To transfer the deed of a mortgaged property from an individual name to a Limited Liability Company (LLC), you can generally complete a quit claim deed handing over your personal rights to the property to the LLC. While you have the right to transfer ownership (deed) of the property to whomever you choose, including a LLC, when there is a mortgage on the property, the mortgage lender also has an interest in the property. Because the mortgage borrower must have an ownership interest in the property, the lender may or may not allow a personal borrower to hold the mortgage on a property owned by a LLC.
Contact current mortgage lender. Tell the lender you want to transfer the deed of the property from your individual name into the name of a LLC. Find out if you can proceed with the deed transfer and keep the mortgage as is or if you need to refinance the mortgage.
Hire a real estate attorney or title company. A real estate attorney or title company can draw up the deed transfer paperwork and legally record it. You can hire a new attorney or title company or contact the title company or attorney from the original mortgage transaction to complete the transfer paperwork.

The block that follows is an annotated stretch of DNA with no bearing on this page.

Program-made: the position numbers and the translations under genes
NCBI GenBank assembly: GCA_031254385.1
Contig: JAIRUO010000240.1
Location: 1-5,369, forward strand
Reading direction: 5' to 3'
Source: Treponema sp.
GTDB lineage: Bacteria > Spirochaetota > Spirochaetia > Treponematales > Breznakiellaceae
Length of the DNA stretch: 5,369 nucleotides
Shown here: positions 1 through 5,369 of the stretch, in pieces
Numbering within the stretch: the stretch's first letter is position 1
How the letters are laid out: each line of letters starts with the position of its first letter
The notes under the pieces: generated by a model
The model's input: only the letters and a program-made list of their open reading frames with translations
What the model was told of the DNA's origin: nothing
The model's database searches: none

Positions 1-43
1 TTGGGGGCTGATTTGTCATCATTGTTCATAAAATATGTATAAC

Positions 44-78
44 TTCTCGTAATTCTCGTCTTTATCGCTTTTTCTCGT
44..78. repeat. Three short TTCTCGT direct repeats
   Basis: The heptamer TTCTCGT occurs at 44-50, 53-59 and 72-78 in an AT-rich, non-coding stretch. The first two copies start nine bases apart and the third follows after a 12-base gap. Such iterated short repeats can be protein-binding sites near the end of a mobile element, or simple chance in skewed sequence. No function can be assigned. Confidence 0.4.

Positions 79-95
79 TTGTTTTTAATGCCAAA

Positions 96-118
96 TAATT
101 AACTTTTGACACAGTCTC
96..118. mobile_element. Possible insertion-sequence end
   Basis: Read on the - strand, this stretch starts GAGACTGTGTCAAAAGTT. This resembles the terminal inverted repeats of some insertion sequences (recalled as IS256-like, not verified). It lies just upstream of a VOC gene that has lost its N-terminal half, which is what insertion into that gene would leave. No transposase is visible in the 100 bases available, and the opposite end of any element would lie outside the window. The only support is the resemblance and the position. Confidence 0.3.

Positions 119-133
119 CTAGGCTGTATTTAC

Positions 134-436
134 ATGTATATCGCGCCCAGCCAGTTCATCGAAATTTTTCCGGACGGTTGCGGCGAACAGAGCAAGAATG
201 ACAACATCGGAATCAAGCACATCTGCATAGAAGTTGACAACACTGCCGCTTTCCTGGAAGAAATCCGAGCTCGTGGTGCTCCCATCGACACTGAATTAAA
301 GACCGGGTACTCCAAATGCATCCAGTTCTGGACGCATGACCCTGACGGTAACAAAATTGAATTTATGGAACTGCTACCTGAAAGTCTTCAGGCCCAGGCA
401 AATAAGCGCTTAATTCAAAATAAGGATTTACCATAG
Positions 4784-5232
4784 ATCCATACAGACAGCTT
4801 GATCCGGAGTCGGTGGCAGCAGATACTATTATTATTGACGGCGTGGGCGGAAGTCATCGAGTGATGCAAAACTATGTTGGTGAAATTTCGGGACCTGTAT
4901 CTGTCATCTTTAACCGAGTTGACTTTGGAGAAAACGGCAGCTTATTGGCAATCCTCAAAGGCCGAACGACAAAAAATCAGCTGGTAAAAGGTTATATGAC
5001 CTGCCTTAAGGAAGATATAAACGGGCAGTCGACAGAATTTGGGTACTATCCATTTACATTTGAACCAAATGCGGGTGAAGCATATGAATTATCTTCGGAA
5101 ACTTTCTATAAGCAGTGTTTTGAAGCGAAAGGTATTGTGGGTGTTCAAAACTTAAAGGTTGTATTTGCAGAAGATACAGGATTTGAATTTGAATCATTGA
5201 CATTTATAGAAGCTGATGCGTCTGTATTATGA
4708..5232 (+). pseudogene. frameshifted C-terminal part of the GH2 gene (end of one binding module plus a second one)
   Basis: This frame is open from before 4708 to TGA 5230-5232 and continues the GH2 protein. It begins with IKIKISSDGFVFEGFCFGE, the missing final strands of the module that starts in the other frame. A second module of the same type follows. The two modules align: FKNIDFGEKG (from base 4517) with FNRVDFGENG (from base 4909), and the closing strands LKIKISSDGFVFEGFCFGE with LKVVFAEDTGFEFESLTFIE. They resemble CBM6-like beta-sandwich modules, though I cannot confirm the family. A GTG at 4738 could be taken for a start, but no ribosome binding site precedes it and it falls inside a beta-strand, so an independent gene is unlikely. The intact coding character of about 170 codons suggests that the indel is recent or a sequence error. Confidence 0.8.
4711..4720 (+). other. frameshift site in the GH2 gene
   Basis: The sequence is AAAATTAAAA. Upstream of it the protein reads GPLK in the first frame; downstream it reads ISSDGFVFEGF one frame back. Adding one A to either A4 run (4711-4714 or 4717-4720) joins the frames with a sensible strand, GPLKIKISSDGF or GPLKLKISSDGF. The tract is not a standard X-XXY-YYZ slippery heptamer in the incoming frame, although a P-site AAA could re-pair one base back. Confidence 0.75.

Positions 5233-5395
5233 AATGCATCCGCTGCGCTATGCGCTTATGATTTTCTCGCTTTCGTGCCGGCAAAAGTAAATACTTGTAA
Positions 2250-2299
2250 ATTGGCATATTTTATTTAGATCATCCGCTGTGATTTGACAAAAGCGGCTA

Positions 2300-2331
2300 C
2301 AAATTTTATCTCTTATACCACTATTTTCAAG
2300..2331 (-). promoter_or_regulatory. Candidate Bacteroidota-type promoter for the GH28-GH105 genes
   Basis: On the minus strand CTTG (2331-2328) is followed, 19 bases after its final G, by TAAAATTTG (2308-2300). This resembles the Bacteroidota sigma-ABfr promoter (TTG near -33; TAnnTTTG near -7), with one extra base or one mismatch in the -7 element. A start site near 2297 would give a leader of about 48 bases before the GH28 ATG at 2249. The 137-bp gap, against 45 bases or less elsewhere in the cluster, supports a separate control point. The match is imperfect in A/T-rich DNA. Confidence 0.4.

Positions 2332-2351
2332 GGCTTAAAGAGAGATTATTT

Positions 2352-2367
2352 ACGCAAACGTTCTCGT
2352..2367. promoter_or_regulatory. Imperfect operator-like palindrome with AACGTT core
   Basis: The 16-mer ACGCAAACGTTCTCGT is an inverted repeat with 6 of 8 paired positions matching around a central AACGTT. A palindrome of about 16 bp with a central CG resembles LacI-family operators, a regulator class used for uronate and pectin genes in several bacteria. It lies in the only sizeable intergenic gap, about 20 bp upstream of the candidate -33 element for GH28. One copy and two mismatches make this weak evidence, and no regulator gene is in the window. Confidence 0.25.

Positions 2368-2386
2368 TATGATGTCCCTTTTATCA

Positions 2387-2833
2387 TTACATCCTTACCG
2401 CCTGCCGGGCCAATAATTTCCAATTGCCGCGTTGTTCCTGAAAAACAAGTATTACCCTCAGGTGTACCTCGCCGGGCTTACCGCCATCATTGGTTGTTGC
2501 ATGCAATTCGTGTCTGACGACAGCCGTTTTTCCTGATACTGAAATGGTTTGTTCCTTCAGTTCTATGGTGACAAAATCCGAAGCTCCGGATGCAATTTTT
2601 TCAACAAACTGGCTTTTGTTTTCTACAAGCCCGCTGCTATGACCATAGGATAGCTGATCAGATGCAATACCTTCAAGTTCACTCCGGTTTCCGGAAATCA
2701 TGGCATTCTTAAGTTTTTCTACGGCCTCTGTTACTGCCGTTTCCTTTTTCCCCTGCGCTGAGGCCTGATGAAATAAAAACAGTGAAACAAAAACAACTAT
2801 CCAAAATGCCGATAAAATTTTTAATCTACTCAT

Obtain a copy of the new deed. Obtain a copy of the deed that shows the LLC has ownership of the property. You'll need this document to apply for and establish a new mortgage in the name of the LLC.
Apply for a refinance. Submit a refinance application with your current lender or a new lender to establish a new mortgage in the name of the LLC. You may have a hard time finding a traditional lender to make a loan to a LLC.
Most traditional lenders will not approve a LLC for a mortgage, so check with your current lender and other lenders for requirements. While holding the deed of the property in the name of a LLC does not have legal advantages, it can have adverse effects when it comes to the financing on the property.